Mountain laurels are probably one of the most hardy and versatile ornamental trees. They offer beautiful, fragrant flowers, evergreen foliage and thrive in a variety of environments. They are quite pricy if you try to buy one from your local nursery, however mountain laurels are super easy to grow from seed if you have the patience.
Mountain Laurel Growth Habbits
Being a hardy tree that thrives in a range from full sun to full shade, mountain laurel’s growth habits can vary widely. Old specimens with good sun and deep soil can grow up to 20′ tall and have a tree like form. In more poor growing conditions, it might not get larger than bush size. Foliage density can also vary from dense and bush-like (the norm) to a sparse and whispy look when sunlight is limited.
Rate of growth can also be quite variable. It’s been my experience that some years, some mountain laurels appear to not grow at all. However, during good years they might grow 3′ or more. When mt laurels grow, they grow fast, but their lack of reliable growing years has caused them to have a reputation of slow growing. If you plant a mt laurel in good light, with some soil and good watering mechanism, rapid growth can be expected.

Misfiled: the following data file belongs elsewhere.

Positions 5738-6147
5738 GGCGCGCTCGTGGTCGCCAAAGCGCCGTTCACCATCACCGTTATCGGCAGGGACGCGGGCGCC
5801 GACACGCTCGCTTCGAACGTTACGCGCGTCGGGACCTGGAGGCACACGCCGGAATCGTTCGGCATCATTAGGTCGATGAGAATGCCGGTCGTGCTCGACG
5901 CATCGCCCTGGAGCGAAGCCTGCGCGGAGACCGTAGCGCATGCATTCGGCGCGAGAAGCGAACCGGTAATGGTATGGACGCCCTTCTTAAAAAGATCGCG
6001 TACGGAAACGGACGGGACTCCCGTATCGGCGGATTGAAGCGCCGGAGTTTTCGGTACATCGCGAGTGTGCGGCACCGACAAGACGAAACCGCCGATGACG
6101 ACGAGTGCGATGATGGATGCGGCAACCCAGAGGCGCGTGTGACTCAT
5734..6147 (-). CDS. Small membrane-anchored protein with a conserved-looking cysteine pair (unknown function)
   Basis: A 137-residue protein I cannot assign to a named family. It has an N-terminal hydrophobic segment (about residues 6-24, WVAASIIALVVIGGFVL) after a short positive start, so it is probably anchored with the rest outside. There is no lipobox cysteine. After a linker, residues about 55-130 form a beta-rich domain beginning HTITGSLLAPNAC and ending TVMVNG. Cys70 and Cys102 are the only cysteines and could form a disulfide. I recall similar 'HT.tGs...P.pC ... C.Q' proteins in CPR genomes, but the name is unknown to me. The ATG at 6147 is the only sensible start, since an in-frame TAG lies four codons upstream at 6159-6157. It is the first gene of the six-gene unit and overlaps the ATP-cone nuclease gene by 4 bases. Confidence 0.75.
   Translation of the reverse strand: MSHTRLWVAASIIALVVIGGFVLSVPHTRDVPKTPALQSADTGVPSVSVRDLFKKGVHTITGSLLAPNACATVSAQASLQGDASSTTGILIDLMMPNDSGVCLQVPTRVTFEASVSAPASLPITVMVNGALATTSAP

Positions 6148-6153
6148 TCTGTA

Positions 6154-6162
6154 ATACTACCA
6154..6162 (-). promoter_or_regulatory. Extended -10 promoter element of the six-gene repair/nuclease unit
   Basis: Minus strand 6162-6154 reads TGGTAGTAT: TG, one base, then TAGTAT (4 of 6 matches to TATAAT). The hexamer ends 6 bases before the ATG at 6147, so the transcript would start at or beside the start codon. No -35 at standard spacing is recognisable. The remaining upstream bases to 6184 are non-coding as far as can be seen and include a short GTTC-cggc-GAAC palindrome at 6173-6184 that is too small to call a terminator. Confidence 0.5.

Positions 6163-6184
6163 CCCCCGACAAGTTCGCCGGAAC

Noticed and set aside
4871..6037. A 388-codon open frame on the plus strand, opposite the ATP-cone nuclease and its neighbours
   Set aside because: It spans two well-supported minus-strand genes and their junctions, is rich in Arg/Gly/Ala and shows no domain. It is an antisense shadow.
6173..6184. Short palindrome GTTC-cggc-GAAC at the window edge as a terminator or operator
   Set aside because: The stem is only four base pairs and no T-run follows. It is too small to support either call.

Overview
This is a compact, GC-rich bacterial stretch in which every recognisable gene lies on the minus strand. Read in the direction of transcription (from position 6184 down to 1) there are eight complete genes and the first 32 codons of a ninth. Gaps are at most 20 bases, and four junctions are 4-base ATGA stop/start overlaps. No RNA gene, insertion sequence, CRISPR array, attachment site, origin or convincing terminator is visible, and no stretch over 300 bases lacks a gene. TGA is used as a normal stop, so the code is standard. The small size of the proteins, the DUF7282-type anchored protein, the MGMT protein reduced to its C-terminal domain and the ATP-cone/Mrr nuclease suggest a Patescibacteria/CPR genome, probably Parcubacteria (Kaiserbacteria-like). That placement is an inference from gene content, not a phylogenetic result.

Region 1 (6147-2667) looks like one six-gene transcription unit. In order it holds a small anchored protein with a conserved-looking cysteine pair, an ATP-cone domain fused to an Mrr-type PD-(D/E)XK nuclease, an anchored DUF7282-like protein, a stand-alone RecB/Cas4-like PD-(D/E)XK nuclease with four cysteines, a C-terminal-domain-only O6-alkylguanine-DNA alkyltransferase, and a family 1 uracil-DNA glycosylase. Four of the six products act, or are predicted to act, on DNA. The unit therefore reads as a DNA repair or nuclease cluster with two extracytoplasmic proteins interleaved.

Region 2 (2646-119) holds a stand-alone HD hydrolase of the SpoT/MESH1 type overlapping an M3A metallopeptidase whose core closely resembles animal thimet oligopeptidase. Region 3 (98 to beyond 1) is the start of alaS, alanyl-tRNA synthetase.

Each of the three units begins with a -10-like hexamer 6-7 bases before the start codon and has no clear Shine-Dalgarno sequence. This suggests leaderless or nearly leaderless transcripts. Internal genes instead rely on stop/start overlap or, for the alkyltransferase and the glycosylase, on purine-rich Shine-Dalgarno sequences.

Growing From Seed
If you wait for mountail laurel seeds to mature, they become very, very hard. To facilitate sowing, seeds must be scarified. I’ve done this successfully using techniques varying from sandpaper to rubbing them on the concrete in my driveway. However, there is a shortcut! If you harvest seeds in late June through early July, seeds will still be soft, however, still very viable! No scarifying necessary. Just plop them in some soil and they’ll grow. I have found that success rate is nearly 100%. Mt Laurel seeds are very easy to sow.
The seeds of mountain laurel are actually poisonous if ingested. Indians used to grind up the seeds into powder and make narcotic drink out of it. In small animals it is said to be lethal to eat the beans whole. I’ve personally never heard of this every happening. I have both small children and mountain laurels at my house. I have found that usually the mountain laurel seeds do not eject from the pods on their own so even when my daughter plays with them, she can’t get at the beans.
The two common insects that get into mountain laurel typically show their face in the early spring. There is a species of caterpillar that like to eat mt laurel foliage and a sap-sucking aphid like bug, lopedia, that can cause some damage. Most of the time, both of these pests only cause cosmetic damage. For them to really put the plants life at risk there would have to be other stresses that are compounding the problem.
The other common problem I run into with mountain laurels is a people problem. They tend to get planted too deeply which leads to trunk rot, girdling roots, thinning canopy and eventually death. This problem is easily avoided by proper tree planting practices. And, even if you have already planted your mountain laurel and it is too deep, an airspade can be utilized to remove some of the soil around the base of the trunk.